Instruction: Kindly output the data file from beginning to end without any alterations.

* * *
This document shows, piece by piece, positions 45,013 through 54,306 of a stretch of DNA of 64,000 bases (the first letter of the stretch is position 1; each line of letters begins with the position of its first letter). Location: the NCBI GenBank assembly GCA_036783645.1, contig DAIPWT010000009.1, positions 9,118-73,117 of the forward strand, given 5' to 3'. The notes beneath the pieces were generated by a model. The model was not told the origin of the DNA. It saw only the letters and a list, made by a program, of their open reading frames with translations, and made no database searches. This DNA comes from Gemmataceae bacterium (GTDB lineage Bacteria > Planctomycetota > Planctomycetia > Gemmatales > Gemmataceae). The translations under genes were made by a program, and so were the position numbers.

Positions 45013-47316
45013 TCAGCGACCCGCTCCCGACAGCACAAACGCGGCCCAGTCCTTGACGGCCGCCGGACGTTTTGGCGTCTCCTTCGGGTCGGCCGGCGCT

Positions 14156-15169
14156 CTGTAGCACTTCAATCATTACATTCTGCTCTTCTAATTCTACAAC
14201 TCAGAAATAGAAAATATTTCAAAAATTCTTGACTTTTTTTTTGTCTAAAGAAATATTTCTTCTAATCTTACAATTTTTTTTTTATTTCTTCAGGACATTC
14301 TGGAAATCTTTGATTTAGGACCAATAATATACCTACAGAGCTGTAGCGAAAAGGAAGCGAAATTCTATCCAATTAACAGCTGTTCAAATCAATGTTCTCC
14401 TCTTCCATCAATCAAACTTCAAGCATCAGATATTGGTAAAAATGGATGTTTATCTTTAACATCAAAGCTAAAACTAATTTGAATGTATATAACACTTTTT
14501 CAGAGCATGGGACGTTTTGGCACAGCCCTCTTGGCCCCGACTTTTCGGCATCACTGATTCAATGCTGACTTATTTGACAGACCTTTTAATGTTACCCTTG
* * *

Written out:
This document shows, piece by piece, positions 45,013 through 54,306 of a stretch of DNA of 64,000 bases (the first letter of the stretch is position 1; each line of letters begins with the position of its first letter). Location: the NCBI GenBank assembly GCA_036783645.1, contig DAIPWT010000009.1, positions 9,118-73,117 of the forward strand, given 5' to 3'. The notes beneath the pieces were generated by a model. The model was not told the origin of the DNA. It saw only the letters and a list, made by a program, of their open reading frames with translations, and made no database searches. This DNA comes from Gemmataceae bacterium (GTDB lineage Bacteria > Planctomycetota > Planctomycetia > Gemmatales > Gemmataceae). The translations under genes were made by a program, and so were the position numbers.

Positions 45013-47316
45013 TCAGCGACCCGCTCCCGACAGCACAAACGCGGCCCAGTCCTTGACGGCCGCCGGACGTTTTGGCGTCTCCTTCGGGTCGGCCGGCGCT

Positions 14156-15169
14156 CTGTAGCACTTCAATCATTACATTCTGCTCTTCTAATTCTACAAC
14201 TCAGAAATAGAAAATATTTCAAAAATTCTTGACTTTTTTTTTGTCTAAAGAAATATTTCTTCTAATCTTACAATTTTTTTTTTATTTCTTCAGGACATTC
14301 TGGAAATCTTTGATTTAGGACCAATAATATACCTACAGAGCTGTAGCGAAAAGGAAGCGAAATTCTATCCAATTAACAGCTGTTCAAATCAATGTTCTCC
14401 TCTTCCATCAATCAAACTTCAAGCATCAGATATTGGTAAAAATGGATGTTTATCTTTAACATCAAAGCTAAAACTAATTTGAATGTATATAACACTTTTT
14501 CAGAGCATGGGACGTTTTGGCACAGCCCTCTTGGCCCCGACTTTTCGGCATCACTGATTCAATGCTGACTTATTTGACAGACCTTTTAATGTTACCCTTG